Israeli study: High BMI linked to increase risk of testing positive for Covid-19
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Israeli study: High BMI linked to increase risk of testing positive for Covid-19

Chaim Sheba Medical Centre in Israel found that patients who are overweight were 22 percent more likely to contract the virus than someone of 'normal' size

A medical worker prepares a vaccine against the COVID-19 at a municipality vaccine center in Tel Aviv, Israel, Dec. 31, 2020. (Gideon Markowicz/JINI via Xinhua)
A medical worker prepares a vaccine against the COVID-19 at a municipality vaccine center in Tel Aviv, Israel, Dec. 31, 2020. (Gideon Markowicz/JINI via Xinhua)

People with a higher body mass index (BMI) are more likely to test positive for the virus that causes Covid-19, new research suggests.

A study by the Chaim Sheba Medical Centre in Israel found that patients who are classed as overweight – with a BMI of 25 to 29.9 – were 22% more likely to contract the virus than someone of “normal” weight with a BMI of 18.5 to 24.9.

That figure increased to 27% for those considered obese – with a BMI of 30 to 34.9 – and 86% for people classed as morbidly obese – a BMI at or above 40.

The research, which has been presented at the European Congress on Obesity, looked at the relationship between BMI and the likelihood of testing positive for Sars-Cov-2, at the largest medical centre in the Middle East.

Obesity-related factors are believed to be associated with an increased risk of contracting various viral diseases.

Some 26,030 were tested as part of the study between March 16 and December 31 2020, among whom 1,178 positive Covid-19 results were recorded.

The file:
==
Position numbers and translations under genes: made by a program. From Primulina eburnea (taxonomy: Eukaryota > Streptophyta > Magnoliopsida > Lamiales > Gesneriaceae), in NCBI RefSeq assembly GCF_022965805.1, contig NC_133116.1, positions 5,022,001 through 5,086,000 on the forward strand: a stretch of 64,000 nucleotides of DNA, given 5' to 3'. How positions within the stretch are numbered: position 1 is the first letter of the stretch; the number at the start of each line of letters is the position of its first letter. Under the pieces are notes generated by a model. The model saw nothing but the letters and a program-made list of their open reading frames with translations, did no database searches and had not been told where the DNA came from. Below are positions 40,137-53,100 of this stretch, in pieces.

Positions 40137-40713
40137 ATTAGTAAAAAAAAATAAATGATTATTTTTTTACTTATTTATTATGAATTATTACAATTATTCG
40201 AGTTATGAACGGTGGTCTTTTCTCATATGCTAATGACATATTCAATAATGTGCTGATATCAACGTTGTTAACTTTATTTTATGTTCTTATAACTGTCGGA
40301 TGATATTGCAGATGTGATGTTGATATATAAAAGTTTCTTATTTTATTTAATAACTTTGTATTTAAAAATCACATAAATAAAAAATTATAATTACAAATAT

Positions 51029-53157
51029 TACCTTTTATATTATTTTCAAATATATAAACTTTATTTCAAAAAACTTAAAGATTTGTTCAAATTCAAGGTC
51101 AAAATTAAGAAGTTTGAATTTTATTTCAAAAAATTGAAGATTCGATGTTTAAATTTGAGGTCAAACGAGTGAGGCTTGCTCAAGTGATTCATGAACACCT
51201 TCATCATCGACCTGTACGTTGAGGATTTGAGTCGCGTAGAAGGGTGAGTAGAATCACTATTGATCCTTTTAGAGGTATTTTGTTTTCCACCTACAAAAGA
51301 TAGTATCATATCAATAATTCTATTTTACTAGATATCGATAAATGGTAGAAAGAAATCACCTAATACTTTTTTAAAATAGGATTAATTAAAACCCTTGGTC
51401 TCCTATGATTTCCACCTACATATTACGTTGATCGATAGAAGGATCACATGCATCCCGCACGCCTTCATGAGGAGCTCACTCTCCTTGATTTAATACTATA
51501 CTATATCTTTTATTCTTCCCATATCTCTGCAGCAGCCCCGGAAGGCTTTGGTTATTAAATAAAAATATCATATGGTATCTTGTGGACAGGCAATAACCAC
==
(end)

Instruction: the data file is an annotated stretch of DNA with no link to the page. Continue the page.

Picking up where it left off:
Researchers found the relationship between BMI and the probability of a patient testing positive remained significant even after age, sex and other medical conditions were considered.

The study also found that people with diabetes were 30% more likely to test positive, while the likelihood was six times greater in those with high blood pressure.

However, the risk was reduced in people with a history of a stroke, ischemic heart disease and chronic kidney disease by 39%, 55% and 45%, respectively.

The researchers were unable to provide an explanation as to why the risk was lower for people who had those conditions.

The study authors concluded: “As BMI rises above normal, the likelihood of a positive SARS-CoV-2 test result increases, even when adjusted for a number of patient variables.

“Furthermore, some of the comorbidities associated with obesity appear to either be associated with an increased risk of infection or to be protective.”

Meanwhile, separate research found that fat around the waist, also known as abdominal obesity, was more important than “general obesity” – determined by BMI – in predicting the severity of chest X-ray results in patients with coronavirus.

Chest X-ray (CRX) severity scores are calculated by dividing each lung into three zones, with each one scoring a maximum of three points – zero representing normal lung performance and three for poor function.

The study by the IRCCS Policlinico San Donato research hospital in Italy found 59% of patients with abdominal obesity had a high CXR score compared with 35% of those without abdominal obesity.

 

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